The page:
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The only sure thing in this world is that there are no other sure things in this world. Just look at the Wizard of Oz-inspired miniseries Emerald City. Despite a full order for ten episodes being granted back in January, NBC has decided to back out of the deal and won’t be moving forward (or in a tornado formation) with the project.
So who will get Emerald City now, my pretty? It impossible for me to believe that this miniseries is dead in the water, as its hook seems irresistible for TV viewers. The basic premise would cull its storylines from all 14 of L. Frank Baum’s original Wonderful Wizard of Oz novel series, with a darker twist that drew comparisons to Game of Thrones. (Presumably without all the rape and incest, though nothing surprises me these days.) A 20-year-old Dorothy Gale would have been placed in the middle of a fight for control of Oz, with a starkly different version of the Wizard incorporated into it. Plus, way more battles and politics, hopefully including monkeys and munchkins. Or maybe just Tyrion Lannister.
Apparently all that theoretical excitement didn’t transition well to the page, as Deadline reports NBC backed out of the project due to a “difference in vision between NBC brass and [show co-creator Josh] Friedman about what the show would be.” Siberia creator Matthew Arnold, who is co-executive producing, wrote the original pilot script, which Friedman then tweaked before penning a handful of successive episodes. That’s where NBC got skittish and decided to turn tail.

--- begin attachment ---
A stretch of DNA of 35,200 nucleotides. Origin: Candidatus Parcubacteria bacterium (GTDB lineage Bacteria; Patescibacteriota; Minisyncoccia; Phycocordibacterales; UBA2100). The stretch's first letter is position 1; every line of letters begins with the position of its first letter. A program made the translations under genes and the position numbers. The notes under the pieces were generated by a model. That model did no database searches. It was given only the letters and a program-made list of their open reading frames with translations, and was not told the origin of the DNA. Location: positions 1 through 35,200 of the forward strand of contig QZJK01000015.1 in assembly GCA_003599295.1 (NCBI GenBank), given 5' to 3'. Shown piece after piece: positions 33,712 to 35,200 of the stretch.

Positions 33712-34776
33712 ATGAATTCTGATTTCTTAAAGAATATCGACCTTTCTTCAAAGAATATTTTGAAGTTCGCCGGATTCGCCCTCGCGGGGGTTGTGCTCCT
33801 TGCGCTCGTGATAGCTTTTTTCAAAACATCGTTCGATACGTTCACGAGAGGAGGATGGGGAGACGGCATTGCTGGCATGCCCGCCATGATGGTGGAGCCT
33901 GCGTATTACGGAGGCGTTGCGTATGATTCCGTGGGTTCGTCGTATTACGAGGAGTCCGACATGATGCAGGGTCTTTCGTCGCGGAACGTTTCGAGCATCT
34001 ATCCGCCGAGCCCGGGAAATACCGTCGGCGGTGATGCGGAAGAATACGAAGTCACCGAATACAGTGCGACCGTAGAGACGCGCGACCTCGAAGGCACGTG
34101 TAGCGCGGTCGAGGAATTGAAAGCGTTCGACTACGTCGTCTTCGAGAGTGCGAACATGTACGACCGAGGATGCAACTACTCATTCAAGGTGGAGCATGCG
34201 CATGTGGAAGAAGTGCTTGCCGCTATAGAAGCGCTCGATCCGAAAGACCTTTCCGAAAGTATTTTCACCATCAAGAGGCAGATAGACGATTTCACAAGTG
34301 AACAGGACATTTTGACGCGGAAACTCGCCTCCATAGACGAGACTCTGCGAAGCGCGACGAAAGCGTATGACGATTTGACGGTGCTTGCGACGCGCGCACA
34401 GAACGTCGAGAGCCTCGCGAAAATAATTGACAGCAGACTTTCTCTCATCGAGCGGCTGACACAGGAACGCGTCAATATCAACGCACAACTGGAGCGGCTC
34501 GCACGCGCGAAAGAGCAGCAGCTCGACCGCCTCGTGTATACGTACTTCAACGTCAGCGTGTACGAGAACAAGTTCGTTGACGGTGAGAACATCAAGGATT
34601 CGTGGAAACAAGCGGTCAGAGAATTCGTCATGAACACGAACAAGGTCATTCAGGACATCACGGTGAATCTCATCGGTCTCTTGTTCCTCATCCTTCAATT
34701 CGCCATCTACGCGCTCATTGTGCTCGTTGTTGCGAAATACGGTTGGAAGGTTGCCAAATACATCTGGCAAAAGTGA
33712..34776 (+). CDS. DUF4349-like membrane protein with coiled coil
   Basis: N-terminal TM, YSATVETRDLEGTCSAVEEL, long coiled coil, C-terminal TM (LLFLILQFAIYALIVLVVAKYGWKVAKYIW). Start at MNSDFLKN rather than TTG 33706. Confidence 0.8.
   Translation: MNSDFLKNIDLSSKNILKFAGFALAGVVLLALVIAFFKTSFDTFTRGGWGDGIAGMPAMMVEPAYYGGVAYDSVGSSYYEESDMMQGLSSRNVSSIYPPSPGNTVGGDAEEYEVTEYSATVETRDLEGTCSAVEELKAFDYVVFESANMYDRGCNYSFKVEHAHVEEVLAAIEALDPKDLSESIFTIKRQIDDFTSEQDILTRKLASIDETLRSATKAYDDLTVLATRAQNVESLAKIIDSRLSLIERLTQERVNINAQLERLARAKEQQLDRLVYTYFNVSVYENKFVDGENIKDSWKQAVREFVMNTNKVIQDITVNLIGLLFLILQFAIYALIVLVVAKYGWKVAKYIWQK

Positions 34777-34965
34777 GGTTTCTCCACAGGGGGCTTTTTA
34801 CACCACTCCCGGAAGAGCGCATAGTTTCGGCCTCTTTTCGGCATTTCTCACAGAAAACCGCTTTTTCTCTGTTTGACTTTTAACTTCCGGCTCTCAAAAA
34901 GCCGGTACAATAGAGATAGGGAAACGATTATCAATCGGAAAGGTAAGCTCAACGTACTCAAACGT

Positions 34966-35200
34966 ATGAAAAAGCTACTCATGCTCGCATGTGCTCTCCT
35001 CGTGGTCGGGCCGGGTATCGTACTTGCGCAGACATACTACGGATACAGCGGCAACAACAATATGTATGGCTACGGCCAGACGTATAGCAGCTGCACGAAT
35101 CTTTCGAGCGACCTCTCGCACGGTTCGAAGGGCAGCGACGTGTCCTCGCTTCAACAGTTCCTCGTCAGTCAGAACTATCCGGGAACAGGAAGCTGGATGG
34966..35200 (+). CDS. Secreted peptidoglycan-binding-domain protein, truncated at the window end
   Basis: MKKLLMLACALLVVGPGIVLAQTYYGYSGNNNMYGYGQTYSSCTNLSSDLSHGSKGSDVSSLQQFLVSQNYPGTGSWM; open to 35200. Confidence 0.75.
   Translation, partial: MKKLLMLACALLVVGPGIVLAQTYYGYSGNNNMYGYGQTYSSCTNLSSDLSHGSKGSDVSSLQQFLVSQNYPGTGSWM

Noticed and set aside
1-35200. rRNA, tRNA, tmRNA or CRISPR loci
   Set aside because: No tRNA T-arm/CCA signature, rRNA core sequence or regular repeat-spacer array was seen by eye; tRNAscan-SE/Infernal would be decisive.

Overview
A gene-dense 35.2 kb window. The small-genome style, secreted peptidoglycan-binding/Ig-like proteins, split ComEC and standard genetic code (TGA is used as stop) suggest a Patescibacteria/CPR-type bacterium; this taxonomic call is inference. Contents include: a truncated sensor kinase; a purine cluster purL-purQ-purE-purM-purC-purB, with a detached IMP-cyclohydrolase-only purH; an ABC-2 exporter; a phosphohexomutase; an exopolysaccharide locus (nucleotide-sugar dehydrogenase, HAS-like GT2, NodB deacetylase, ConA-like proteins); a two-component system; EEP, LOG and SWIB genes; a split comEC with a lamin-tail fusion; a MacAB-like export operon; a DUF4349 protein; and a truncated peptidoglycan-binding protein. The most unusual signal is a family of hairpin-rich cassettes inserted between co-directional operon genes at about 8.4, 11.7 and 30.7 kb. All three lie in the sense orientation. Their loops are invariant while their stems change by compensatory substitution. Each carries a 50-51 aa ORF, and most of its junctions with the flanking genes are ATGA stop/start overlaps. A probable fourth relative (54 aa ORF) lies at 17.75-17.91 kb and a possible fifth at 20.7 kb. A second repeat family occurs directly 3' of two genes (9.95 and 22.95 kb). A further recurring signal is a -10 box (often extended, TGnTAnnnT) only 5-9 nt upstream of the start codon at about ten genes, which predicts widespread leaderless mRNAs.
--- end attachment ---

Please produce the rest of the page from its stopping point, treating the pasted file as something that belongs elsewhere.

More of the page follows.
Wizard of Oz fans probably shouldn’t worry about an all-around lack of mystical magic in their futures. (And no, I’m not talking about airings of Legends of Oz: Dorothy’s Return on cable.) At one point, The CW was in cahoots with Tim Kring on the potential series Dorothy Must Die, and CBS was interested in a modern medical drama called Dorothy. Whether those ever make it to viewers or not remains to be seen…by viewers.
This is the second “confirmed” large-scale project in recent months to get dropped, as Fox sent its Egyptian adventure drama Heiroglyphics into the desert after the pilot was filmed. Again, it’s quite possible we haven’t yet heard the last of Emerald City. Universal Television, the company developing and producing the miniseries, hasn’t lost their confidence and they’ll probably be shopping it around in the near future. Snatch this up Showtime or FX, or may a house fall on your heads.